Consider the control system shown in Fig. 1. Design a compensator such that the unit-step response curve will exhibit a maximum overshoot of 25% or less and a settling time of 5 sec or less.

What I tried:
I'm not sure how to approach the solution but what I did was indicate the \$\zeta\$ & \$\omega_n\$ from the equations of Mp & ts as in here & then approache the typical solution which yielded the following results:

Results I could get: \$\zeta = 0.4\$

\$\omega_n = 2\$

\$G_c =\frac{60.944(s+0.438)}{(s+8.041)}\$

\$G_cGH =\frac{60.944(s+0.438)}{s^2(s+4)(s+8.041)}\$

The question doesn't state any further information; it's a mid-term exam.


  • \$\begingroup\$ What is the resulting closed-loop transfer function? \$\endgroup\$
    – TimWescott
    Nov 8, 2019 at 21:02
  • \$\begingroup\$ @TimWescott i'm not sure, that'd be tedious to calculate, i used matlab to do the job; \$\endgroup\$
    – Slavi
    Nov 8, 2019 at 21:12
  • 1
    \$\begingroup\$ The two ways I know how to verify your results are to get the closed-loop transfer function and look at the dominant pole locations, or to simulate the results. You can do both of these in Matlab fairly easily, at least if you have the appropriate toolboxes. Even without it's only a bit harder. Do you have a toolbox that'll let you get the closed-loop transfer function? Can you extract the characteristic polynomial and factor it? \$\endgroup\$
    – TimWescott
    Nov 8, 2019 at 21:18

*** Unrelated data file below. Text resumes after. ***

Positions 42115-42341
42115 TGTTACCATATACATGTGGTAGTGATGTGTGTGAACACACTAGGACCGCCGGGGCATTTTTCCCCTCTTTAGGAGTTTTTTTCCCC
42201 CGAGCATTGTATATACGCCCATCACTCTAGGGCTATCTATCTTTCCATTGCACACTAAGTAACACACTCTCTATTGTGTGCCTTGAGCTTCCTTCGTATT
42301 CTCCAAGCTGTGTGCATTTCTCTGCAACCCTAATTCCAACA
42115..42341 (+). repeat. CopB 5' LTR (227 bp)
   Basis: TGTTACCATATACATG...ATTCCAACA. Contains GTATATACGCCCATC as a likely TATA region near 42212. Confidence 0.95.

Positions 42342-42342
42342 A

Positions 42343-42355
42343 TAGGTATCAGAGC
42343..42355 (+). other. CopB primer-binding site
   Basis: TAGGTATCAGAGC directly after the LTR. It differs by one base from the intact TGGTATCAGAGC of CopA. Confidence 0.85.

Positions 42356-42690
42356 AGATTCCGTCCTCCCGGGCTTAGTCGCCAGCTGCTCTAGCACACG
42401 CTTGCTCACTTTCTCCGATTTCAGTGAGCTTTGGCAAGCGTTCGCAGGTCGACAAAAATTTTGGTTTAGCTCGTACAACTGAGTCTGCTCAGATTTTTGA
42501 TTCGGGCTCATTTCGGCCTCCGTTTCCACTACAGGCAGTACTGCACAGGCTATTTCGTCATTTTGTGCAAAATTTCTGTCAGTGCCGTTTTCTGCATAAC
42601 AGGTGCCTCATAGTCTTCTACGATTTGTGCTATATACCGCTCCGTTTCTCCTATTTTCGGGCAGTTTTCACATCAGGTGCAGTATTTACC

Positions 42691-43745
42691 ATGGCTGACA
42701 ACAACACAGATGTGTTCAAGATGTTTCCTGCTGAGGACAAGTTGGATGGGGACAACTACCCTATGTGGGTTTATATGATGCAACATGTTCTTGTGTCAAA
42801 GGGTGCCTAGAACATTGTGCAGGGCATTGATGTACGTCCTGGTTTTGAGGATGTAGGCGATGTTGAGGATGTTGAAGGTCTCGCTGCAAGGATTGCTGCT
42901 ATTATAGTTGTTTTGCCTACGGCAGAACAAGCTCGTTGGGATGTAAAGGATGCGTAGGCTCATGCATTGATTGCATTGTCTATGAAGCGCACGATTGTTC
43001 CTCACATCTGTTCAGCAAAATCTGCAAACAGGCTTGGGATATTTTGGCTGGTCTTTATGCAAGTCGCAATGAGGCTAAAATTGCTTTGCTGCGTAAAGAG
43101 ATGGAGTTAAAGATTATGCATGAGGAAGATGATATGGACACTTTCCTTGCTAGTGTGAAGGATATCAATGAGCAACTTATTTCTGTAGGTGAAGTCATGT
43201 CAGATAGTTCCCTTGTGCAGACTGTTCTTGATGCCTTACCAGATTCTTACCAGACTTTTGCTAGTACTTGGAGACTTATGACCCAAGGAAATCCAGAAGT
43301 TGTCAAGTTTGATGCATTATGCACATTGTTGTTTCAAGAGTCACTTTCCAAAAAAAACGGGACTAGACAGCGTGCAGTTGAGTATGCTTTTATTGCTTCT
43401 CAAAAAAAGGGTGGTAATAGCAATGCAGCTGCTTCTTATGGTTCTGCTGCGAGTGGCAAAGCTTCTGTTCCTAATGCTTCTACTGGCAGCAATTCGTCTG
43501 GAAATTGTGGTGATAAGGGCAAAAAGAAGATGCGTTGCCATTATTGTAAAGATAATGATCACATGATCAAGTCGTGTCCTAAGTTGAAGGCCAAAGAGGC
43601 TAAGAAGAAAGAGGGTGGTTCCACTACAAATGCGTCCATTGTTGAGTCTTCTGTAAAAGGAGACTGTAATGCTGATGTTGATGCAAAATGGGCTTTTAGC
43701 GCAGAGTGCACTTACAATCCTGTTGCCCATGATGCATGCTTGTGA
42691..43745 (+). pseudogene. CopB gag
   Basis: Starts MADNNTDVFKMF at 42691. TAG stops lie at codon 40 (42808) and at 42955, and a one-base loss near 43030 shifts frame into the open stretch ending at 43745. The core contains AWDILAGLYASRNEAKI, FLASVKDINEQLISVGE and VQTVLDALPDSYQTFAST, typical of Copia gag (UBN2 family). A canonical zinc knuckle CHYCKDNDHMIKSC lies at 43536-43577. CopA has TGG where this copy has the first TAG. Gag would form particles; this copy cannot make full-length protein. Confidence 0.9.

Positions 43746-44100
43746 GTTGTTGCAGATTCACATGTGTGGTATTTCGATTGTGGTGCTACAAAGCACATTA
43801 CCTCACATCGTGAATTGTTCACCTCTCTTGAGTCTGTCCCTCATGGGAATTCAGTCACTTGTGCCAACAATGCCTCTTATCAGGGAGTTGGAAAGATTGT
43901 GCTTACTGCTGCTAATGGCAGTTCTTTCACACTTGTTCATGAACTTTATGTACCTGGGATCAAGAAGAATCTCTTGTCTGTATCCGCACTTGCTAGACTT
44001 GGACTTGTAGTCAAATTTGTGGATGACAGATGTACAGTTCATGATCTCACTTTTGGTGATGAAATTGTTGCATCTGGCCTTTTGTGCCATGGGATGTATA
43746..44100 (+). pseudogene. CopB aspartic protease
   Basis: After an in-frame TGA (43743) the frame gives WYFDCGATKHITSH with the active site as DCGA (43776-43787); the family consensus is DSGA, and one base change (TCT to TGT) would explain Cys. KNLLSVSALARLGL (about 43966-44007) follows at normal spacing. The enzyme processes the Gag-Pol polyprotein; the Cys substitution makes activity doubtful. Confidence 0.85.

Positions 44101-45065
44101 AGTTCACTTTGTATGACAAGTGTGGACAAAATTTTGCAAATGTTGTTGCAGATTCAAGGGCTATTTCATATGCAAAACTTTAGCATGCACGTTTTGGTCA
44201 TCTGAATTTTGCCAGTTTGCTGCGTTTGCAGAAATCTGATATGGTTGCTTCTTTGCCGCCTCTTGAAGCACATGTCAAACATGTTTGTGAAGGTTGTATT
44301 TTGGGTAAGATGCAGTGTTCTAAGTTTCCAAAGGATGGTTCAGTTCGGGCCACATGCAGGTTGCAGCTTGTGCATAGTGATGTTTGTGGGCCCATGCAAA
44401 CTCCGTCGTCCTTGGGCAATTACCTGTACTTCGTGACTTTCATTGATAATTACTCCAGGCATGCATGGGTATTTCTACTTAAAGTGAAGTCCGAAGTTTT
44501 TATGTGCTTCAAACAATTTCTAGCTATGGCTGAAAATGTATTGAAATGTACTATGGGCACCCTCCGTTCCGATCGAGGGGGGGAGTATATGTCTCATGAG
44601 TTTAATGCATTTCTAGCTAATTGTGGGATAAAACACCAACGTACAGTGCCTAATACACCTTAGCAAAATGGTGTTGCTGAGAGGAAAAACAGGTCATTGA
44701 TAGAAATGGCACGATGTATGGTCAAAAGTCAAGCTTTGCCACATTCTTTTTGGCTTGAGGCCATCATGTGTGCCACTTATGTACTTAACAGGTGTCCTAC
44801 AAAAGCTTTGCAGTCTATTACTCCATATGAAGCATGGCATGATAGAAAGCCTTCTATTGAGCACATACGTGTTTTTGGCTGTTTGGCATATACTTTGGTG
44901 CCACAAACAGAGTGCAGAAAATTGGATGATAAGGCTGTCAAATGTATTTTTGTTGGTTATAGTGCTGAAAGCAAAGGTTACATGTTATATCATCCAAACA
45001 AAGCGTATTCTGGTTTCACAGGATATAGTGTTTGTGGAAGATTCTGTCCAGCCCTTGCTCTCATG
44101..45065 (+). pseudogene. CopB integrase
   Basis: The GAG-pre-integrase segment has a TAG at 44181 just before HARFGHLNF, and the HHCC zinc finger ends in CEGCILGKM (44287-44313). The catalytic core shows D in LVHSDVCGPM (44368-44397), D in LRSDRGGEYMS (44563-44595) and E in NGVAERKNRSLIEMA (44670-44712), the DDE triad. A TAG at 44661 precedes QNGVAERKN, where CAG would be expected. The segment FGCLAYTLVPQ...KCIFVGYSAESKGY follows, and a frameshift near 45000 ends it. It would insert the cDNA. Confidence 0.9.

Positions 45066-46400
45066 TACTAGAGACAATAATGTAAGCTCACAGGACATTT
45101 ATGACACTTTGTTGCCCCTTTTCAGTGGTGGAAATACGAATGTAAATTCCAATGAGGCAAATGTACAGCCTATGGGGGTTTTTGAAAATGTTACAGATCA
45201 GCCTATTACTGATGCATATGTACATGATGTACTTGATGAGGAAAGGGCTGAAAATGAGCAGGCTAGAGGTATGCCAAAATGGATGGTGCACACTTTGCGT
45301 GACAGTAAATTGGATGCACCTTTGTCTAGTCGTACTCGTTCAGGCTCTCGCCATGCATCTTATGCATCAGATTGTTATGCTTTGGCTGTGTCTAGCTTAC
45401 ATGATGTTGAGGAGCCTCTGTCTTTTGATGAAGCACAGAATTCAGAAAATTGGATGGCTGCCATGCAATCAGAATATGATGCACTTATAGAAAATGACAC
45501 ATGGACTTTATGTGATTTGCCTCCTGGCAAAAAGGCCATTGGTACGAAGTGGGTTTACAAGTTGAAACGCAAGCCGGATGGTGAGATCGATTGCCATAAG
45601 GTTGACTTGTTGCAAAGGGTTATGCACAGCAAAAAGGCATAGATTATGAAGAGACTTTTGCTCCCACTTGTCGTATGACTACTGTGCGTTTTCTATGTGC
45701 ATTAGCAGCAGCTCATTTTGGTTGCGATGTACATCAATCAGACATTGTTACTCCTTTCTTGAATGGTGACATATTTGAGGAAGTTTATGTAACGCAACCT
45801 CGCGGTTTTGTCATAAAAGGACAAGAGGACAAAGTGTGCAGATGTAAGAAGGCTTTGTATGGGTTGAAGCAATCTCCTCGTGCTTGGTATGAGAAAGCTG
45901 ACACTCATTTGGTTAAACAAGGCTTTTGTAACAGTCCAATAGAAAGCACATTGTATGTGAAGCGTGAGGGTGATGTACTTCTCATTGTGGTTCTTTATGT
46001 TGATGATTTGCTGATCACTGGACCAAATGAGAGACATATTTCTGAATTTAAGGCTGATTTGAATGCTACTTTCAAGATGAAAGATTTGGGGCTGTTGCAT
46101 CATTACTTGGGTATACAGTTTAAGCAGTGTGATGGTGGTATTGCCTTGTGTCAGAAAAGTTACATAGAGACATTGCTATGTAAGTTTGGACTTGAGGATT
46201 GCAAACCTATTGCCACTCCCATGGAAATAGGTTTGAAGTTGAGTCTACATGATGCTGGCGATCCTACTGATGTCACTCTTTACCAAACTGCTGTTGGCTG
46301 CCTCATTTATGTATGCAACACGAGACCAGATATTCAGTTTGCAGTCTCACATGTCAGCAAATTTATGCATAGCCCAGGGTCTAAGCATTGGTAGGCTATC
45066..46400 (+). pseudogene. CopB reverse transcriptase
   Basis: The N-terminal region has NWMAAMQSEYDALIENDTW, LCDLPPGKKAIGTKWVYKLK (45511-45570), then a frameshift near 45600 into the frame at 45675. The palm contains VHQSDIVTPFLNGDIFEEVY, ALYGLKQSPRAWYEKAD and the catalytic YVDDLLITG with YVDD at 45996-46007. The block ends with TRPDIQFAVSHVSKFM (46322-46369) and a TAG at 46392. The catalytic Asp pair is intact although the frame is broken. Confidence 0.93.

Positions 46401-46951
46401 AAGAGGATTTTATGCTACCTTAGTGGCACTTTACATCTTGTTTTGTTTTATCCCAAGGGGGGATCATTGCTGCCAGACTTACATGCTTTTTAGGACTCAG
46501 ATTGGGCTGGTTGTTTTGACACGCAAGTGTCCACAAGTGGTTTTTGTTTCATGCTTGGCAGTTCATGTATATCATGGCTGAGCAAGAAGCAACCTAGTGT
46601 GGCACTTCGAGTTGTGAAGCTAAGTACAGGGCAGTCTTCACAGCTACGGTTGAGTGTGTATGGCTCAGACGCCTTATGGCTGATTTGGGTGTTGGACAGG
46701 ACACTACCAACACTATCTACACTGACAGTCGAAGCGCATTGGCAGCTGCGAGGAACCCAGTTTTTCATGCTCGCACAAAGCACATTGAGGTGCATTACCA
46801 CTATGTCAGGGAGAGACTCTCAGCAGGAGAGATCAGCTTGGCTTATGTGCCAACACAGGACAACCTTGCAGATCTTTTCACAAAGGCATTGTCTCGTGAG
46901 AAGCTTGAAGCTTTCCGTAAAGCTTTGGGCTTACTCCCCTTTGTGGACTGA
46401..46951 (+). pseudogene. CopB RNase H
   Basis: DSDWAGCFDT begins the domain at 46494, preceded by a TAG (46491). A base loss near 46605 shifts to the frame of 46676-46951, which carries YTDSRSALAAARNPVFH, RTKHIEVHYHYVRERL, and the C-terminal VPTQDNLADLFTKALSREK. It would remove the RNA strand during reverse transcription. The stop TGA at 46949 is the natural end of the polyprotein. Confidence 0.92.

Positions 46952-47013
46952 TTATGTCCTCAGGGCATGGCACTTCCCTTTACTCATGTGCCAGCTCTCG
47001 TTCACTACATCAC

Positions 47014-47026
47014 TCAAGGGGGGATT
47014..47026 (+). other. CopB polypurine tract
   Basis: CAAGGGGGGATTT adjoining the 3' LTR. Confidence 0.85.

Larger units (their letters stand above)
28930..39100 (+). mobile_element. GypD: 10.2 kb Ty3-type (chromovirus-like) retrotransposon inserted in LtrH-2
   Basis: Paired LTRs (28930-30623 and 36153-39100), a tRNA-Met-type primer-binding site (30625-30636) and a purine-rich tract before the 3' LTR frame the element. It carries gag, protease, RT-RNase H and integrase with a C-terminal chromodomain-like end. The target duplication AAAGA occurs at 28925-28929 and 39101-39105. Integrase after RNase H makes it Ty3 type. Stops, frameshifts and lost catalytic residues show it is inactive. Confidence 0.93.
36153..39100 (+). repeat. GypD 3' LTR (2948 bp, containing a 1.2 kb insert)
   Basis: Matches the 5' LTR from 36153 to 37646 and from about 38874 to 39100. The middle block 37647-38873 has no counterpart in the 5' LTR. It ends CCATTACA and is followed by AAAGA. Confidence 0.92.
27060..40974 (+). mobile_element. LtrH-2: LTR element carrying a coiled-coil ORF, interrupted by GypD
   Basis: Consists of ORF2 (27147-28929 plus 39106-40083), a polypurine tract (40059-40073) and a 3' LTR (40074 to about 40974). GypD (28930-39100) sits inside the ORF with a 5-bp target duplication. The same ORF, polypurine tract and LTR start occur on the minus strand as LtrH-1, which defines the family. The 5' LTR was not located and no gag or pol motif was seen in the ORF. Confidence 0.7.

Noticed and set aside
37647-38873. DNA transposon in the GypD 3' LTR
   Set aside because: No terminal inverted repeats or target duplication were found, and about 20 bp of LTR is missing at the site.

• \$\begingroup\$ Thanks for the hint, I think through matlab I verified the equation I formed was correct! the maximum overshoot was tuned to approx. 1 and settling time to approx. 5. \$\endgroup\$
    – Slavi
    Nov 8, 2019 at 22:10

1 Answer 1


To verify the solution, you should obtain the closed-loop transfer function using a feedback of \$H(s) = 1\$, then check if the new system matches a maximum overshoot of 25% of less and that the settling time was reduced to at least 5 seconds.

Here is the code used in verification (works for both Matlab & octave):

num1 = [1]
den1 = [1 4 0 0]
num2 = [60.944 24.3776];
den2 = [1 12.041 32.164 0 0]

g1 = tf(num1, den1)
g2 = tf(num2, den2)
sys1 = 1 / (1 + g1)
sys2 = 1 / (1 + g2)

t = 0:0.05:20
c1 = step(sys2, t)
c2 = step(sys1, t)

title('Exam 3. Question 1.')
xlabel('t Sec')
ylabel('Outputs c1, c2')
text(10, -0.25,'Compensated System')
text(6,1.2,'Uncompensated System')

Your Answer

By clicking “Post Your Answer”, you agree to our terms of service and acknowledge you have read our privacy policy.

Not the answer you're looking for? Browse other questions tagged or ask your own question.